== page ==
Dr. Marcus R Garvie 
Overview of research areas:
Mathematical and numerical analysis
I am interested in the interdisciplinary approach of
combining classical analysis, numerical analysis and scientific
computing to investigate nonlinear partial differential equations
(PDEs) in the applied sciences. My main areas of expertise are the rigorous
application of
the finite element method, and techniques from mathematical
analysis to prove the global wellposedness of nonlinear PDEs.
The methodology I use for the numerical analysis of PDEs
is to mimic the properties of the continuous system in the discrete
case. Thus mathematical analysis is used as a guide to practical
computation. On the applied side I am interested in mathematical
biology and nonlinear population dynamics in particular.
Mathematical biology
I am mainly concerned with PDEs that model applied problems,
particularly in the biological sciences. An
area that interests me is the application of mathematics to
complex spatial pattern formation phenomena, for example: the
development of mammalian coat patterns, epidemiology,
planktondynamics, and the development of scrollwaves in cardiac
tissue. Many pattern formation phenomena in biology can be modeled by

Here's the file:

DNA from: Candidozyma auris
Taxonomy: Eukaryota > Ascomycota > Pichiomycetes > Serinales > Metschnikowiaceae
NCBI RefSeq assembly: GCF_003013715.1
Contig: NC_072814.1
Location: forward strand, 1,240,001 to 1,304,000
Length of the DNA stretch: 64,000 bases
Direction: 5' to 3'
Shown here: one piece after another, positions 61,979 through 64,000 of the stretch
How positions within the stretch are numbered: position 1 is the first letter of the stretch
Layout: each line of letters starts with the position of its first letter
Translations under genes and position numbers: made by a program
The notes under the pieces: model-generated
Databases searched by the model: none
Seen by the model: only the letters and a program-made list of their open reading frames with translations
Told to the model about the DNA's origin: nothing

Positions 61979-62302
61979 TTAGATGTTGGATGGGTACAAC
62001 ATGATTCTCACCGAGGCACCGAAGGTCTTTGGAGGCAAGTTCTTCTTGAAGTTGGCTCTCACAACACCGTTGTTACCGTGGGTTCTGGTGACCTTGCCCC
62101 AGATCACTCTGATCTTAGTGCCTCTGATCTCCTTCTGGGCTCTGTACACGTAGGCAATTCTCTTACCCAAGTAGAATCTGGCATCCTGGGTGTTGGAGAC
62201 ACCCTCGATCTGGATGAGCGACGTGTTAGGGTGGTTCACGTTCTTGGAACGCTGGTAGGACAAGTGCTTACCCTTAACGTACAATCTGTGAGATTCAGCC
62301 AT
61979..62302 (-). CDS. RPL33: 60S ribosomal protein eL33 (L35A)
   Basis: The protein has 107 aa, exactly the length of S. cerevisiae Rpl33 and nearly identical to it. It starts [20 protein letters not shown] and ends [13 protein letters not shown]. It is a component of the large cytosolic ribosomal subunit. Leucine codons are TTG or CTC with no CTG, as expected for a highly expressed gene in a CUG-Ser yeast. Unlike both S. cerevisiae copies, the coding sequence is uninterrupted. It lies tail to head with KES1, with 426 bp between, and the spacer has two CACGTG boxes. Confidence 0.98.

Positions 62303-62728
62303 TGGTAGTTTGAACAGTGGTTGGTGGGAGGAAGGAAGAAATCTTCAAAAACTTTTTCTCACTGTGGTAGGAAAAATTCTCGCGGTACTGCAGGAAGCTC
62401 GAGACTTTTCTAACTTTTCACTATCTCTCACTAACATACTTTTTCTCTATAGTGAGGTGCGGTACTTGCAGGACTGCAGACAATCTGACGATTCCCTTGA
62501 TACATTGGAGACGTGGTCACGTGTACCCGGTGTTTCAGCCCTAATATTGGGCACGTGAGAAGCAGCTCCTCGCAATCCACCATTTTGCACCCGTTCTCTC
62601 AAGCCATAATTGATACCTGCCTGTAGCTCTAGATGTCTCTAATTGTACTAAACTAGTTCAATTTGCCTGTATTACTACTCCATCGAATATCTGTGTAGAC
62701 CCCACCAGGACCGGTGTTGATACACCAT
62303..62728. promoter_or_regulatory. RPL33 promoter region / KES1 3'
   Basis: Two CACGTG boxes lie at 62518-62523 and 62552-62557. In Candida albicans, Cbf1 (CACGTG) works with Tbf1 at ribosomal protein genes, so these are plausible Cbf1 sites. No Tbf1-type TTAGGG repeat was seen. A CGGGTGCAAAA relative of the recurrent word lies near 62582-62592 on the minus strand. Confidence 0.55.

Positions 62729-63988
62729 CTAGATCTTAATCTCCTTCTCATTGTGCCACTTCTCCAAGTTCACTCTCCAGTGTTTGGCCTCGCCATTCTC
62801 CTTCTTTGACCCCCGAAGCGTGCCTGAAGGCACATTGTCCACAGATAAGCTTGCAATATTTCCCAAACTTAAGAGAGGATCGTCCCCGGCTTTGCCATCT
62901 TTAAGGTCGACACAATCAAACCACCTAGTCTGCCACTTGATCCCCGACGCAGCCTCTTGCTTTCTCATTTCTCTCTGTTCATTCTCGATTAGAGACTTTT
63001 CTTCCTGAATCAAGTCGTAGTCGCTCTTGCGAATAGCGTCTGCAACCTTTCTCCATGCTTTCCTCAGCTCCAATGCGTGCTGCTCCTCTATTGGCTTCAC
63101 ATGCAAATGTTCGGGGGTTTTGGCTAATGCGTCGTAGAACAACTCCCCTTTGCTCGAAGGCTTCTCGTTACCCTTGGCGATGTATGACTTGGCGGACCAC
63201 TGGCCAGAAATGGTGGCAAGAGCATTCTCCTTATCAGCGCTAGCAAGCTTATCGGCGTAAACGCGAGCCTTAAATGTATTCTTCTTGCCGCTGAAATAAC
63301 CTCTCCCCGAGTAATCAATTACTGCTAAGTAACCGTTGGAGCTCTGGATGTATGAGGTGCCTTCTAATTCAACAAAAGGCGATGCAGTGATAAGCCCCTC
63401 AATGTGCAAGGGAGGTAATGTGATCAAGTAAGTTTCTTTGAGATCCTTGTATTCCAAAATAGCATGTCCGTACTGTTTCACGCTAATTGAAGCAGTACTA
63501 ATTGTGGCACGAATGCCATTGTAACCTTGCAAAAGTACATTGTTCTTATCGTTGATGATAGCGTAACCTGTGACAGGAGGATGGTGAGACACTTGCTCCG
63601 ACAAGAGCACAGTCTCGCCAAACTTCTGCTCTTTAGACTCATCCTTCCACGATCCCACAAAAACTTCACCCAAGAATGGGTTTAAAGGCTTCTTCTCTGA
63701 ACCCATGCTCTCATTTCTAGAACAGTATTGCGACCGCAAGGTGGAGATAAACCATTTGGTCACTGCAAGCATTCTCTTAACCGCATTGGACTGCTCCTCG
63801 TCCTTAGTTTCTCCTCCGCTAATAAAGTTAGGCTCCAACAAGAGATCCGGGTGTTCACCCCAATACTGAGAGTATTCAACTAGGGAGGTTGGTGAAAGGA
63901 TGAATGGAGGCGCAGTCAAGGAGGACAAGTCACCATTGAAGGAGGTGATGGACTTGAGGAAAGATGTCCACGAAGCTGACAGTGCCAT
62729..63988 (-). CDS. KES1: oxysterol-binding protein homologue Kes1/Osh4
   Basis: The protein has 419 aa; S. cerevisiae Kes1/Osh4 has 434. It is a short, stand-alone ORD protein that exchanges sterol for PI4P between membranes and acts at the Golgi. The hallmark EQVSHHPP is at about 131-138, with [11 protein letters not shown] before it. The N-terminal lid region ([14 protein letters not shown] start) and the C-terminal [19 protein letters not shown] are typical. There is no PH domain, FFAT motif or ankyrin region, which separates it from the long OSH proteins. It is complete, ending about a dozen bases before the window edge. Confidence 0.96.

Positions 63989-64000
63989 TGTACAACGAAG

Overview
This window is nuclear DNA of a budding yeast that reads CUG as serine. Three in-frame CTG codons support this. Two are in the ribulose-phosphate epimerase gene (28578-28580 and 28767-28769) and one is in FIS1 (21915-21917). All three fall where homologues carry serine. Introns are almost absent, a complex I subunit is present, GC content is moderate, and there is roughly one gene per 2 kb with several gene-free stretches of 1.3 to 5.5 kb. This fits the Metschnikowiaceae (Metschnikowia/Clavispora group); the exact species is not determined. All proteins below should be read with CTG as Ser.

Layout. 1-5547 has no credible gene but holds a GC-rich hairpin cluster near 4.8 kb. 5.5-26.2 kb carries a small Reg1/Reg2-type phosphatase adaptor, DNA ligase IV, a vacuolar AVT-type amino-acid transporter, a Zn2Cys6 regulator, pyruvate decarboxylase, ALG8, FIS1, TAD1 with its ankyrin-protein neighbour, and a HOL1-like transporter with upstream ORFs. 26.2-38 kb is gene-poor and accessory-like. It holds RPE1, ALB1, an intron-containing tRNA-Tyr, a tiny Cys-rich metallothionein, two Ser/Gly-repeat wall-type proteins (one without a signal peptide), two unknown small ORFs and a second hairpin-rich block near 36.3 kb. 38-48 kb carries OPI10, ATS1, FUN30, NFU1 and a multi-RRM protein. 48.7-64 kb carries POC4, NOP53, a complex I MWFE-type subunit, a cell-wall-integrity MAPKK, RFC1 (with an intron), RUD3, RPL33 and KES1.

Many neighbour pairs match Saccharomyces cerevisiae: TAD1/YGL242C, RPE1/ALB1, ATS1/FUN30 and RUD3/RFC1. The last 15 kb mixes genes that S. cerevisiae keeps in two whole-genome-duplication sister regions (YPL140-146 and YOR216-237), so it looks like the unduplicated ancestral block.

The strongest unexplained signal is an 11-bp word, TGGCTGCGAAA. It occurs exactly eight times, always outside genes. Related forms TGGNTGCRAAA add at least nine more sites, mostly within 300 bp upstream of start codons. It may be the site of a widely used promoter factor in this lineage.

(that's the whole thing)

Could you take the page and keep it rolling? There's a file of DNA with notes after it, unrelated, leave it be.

nonlinear systems of reactiondiffusion equations, and thus numerical
methods have an important part to play in finding practical
solutions.
Doctoral work
During my doctoral studies I analyzed a
system of coupled nonlinear reactiondiffusion equations of lambdaomega type
that were originally devised in order to understand pattern formation in the
BelousovZhabotinskii reaction (see for example
J.D. Murray's classic book 'Mathematical Biology'). My doctoral work consisted of three parts: establishing
the wellposedness of
the PDEs using the FaedoGalerkin method of J.L Lions (see also
James Robinson's book 'InfiniteDimensional Dynamical Systems'); numerical analysis using the 'lumped mass'
finite element
method with continuous piecewise linear basis functions; and scientific computing and
simulation of spiral waves and 'target patterns' with Matlab and Fortran.
My adviser was
Dr. James Blowey. Used together these techniques provide a powerful and unified framework for the analysis of any
nonlinear elliptic or parabolic system of PDEs in the applied sciences.
For further details see my papers.